Are Dalcrose Eurhythmics concepts appropriate for newly beginning instrumentalists or do they rely on instrumental techniques that are only acquired later? If they are appropriate, what are some of the benefits that have been said to come from beginning Eurhythmics at an early stage?
The preparatory school at one of the music schools I attended offered this for children learning music. I can't point you towards any studies, but there are two things that come to mind why I think that this is a great idea.
I've come across Dalcroze Eurhythmics as part of a class on Kodaly - our teacher gave us a taster of some DE exercises. My impression is that (rather like Alexander Technique) it could be extremely useful to beginner musicians/performers because it embodies good habits before you have a chance to develop the bad ones!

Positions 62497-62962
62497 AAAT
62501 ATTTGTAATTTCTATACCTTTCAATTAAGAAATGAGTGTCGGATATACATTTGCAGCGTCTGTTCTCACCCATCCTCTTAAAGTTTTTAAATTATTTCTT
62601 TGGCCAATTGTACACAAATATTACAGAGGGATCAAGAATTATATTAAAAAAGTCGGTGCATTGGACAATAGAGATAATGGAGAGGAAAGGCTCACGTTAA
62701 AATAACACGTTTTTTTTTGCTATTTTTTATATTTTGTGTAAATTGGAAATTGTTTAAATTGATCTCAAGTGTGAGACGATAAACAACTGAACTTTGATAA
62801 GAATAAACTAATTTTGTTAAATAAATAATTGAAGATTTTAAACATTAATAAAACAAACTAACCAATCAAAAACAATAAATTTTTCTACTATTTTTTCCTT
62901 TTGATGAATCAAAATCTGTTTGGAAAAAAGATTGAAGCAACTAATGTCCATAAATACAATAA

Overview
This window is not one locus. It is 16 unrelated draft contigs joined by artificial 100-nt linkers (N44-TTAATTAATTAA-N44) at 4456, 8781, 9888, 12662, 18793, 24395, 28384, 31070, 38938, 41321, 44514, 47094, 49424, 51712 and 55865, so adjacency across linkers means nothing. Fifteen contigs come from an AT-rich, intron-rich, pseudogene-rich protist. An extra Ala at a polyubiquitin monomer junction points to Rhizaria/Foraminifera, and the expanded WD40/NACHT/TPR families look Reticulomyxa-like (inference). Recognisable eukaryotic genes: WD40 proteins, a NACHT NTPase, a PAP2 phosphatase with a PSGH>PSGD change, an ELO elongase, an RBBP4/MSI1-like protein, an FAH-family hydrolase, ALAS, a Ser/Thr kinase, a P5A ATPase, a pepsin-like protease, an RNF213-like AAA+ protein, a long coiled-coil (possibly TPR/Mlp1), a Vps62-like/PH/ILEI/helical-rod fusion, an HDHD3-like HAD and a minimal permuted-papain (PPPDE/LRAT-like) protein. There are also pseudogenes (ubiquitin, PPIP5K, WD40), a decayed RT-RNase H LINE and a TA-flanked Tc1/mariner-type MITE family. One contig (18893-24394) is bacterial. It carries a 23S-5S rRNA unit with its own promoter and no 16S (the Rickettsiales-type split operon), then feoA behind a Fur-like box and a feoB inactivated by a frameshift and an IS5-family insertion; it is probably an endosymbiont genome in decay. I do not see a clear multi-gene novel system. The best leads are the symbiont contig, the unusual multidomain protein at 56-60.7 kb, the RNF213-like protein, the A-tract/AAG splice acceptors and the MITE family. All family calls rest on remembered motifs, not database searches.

Internalising pulse and rhythm in the body is essential for later playing. Musicians who have trouble with this often exbibit problems such as speeding up, over-intellectualising (e.g. only being able to play rhythms through counting rather than feeling them), or over-controlling the body (a problem I experience in conducting).
As Kyle says, the exercises are also massively fun - so a beginner player struggling with various technical and mental challenges might find these very helpful in keeping the momentum and joy going!
(Your question made me look up DE again, so I might now have talked myself into giving it a go - alas, to fix the bad habits I already have!)